- Go “old school” by sending mailers through USPS. Identify some target properties and try a handwritten note.
- Post signs. Chances are you’ve seen others doing this. Look for a busy street corner that affords maximum visibility and exposure.
- Run Facebook or Google Search ads. Digital advertising can be a great way of catching people’s attention as they browse the web. But a word of caution: no what you’re doing. It is very easy to burn through cash if your ad campaigns are not set up properly. If you don’t have the time or skillset to run an ad campaign, find a freelancer or agency that specializes in lead generation.
How to Calculate the 70% rule
To calculate the 70% rule, you need to know the After Repair Value (ARV) of the house.
Let’s unpack the concept of the After Repair Value or ARV. Understanding ARV begins with a knowledge of the local market, property, and neighborhood. You will need a solid understanding of comps in the neighborhood and the purchase price for those properties.
You need to understand the comps in order to understand what the property would sell for when put on the market following renovations.
Find an Inspector
Once you have this information in hand, you’ll need to understand the repair costs. An attention to detail and being very thorough on this point will play to your favor. Unforeseen damages or repairs can kill a good deal. Don’t gloss over anything, big or small, when it comes to understanding your costs.
Bring in an inspector or a very thorough contractor to evaluate the home and bring to light any hidden damages.
Protect the Bottom Line
Have you seen any HGTV programs where the property buyer tears into a wall only to discover knob-and-tube electrical wiring or leaded pipes. These can trigger local code enforcement officers that might require you to replace older home infrastructure to get the property up to code. The end results is an incredible expense to your bottom line.
Use a Checklist
Practice due diligence and use checklists if necessary to insure you don’t overlook anything. Walk the property, examining the exterior, interior spaces, plumbing, electrical, and more. Use a checklist to track things that might need repair. Work with an inspector to go over your results and make sure that nothing is overlooked on the evaluation.
The 70% Rule Formula
The formula for calculating your maximum offer for the property to insure you make a profit looks like the following:
After-repair value (ARV) ✕ 70% − Estimated repair costs = Maximum buying price
Before you get to this stage, you should already have your estimated renovation costs and know the after repair value of the property. Without these, you cannot run the formula.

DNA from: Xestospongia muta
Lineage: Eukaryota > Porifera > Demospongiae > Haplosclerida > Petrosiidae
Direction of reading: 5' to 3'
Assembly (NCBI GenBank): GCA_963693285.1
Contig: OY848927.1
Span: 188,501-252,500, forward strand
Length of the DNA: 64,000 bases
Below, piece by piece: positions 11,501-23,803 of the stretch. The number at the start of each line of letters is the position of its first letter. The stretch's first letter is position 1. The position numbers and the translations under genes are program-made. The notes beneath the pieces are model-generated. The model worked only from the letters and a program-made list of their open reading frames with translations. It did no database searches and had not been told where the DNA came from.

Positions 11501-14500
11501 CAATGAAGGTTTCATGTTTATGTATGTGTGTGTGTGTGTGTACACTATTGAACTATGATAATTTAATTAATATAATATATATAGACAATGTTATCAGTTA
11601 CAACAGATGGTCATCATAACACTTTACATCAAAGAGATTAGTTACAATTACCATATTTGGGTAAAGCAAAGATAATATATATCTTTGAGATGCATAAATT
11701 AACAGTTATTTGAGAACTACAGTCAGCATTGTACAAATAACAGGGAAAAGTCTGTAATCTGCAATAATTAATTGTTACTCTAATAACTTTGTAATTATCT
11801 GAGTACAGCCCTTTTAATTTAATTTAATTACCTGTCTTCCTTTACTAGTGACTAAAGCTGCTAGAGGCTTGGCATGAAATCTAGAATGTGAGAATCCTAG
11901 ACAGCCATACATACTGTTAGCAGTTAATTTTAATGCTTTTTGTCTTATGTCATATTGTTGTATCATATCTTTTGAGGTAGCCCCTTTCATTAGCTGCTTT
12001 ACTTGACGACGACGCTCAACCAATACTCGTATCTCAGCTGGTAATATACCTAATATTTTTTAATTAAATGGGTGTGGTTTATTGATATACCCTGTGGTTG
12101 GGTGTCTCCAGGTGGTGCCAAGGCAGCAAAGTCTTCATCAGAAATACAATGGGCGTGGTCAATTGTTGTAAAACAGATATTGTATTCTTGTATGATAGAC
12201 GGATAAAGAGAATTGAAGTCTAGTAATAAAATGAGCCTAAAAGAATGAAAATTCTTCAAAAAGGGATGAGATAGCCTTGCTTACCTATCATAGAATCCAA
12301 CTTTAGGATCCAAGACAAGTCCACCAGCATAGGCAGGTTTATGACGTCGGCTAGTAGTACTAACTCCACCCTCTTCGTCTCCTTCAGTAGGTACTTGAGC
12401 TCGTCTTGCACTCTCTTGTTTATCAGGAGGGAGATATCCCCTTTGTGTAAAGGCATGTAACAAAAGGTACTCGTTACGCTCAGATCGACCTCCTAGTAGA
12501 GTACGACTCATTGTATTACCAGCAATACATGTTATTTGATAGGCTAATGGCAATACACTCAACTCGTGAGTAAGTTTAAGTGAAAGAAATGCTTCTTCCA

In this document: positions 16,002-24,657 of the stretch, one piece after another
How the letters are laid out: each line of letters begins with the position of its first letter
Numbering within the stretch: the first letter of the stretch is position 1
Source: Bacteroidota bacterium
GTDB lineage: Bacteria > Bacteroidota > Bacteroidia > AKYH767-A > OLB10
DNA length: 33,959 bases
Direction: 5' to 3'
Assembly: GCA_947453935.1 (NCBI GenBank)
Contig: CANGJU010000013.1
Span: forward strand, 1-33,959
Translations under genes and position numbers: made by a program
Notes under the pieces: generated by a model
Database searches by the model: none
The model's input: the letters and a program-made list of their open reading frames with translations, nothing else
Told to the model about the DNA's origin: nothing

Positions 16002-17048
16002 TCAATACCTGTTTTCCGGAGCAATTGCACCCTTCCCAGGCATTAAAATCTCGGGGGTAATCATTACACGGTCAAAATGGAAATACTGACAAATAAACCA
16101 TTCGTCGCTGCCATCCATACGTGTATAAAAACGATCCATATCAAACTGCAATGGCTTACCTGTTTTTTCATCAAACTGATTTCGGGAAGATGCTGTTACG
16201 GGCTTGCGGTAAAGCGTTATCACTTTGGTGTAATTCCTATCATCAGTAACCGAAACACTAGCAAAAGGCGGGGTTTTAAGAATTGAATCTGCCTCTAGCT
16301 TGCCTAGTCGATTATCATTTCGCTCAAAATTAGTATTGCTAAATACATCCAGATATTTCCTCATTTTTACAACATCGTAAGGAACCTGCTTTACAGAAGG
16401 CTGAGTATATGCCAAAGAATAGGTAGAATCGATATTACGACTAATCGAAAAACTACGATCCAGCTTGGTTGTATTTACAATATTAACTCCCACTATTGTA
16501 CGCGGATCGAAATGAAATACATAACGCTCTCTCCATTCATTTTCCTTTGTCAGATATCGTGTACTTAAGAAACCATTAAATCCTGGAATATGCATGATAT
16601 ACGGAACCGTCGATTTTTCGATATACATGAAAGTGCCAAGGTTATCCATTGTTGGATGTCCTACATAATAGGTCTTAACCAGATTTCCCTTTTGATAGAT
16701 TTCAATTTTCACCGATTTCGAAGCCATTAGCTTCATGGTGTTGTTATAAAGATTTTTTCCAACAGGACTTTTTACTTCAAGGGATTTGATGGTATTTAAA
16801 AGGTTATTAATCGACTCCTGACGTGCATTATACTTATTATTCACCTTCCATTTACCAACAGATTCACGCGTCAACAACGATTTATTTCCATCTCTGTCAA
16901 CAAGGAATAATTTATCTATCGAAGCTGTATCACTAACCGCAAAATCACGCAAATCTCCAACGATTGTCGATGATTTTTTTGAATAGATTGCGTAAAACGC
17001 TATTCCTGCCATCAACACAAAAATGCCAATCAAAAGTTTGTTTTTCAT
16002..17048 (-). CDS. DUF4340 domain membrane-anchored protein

Cogo Capital Case Study
Location: Farmersville, TX
Property Type: Single family home
The ARV for the property is $193,000 and the investors renovation costs are estimated at $80,000.
Using these numbers, we can now calculate the Maximum Allowable Offer.
Crunch the Numbers
Our Formula: Max Allowable Offer = (ARV x 0.70) – estimate repair costs
- Max Allowable Offer = ($193,000 x 0.70) – estimated repair costs
- Max Allowable Offer = $135,000 – estimated repair costs
- Max Allowable Offer = $135,000 – $80,000
- Max Allowable Offer = $55,100
Fortunately, this investor was able to get it at an even better price of $50,000, resulting in $40,000 profit!
Adjustments to the 70% Rule in Different Markets
While the 70% rule is a good guideline to follow with house flipping, it’s important to remember that it is not set in stone. Depending on the market conditions, you may need to adjust your budget and timeline accordingly.
For example, if the market is hot and properties are selling quickly, you may be able to spend more on renovations without sacrificing your profits. However, if the market is slow, you may need to spend less on renovations and/or wait longer for the property to sell.
For example, you could calculate your max offer based on a 75% or 80% rule in the formula. If the market is tight and the margins are low, you can adjust accordingly. The point is to understand your numbers forward and backwards.
The 70% rule is a flexible guideline that can be adjusted to fit the current market conditions. So don’t be afraid to experiment a little and see what works best for your area!
Get to Know the Numbers with the 70% Rule
One of the benefits of using the 70% rule when flipping houses is that it helps protect your investment. By following this guideline, you are ensuring that you don’t overspend on renovations and that your estimated costs are accurate. This protects you from unexpected expenses that can eat into your profits.
Additionally, by keeping your budget tight, you are less likely to get in over your head with a fix and flip. This can help minimize your risk when flipping houses.
So if you’re looking to flip houses without taking on too much risk, using the 70% rule is a good way to do it!
Action Items When Using the 70 Rule for Flipping Houses
- Start with a great deal
- Understand the comps for resale potential
- Know your total reno costs
- Determine your ARV
- Calculate your profit margin with the 70% rule
- Make money
Cogo Capital has been helping house flippers finance their deals for over a decade. Offering educational and financing resources, Cogo looks at the potential deal over things like the borrowers credit score.
As Cogo Capital’s Director of Marketing, Charlie brings extensive experience and a broad perspective on digital marketing to the marketing team. Working with department managers, Charlie’s mission as brand manager is to elevate the visibility of the Cogo Capital brand through content development, digital advertising, and SEO to generate traffic and leads for their sales teams.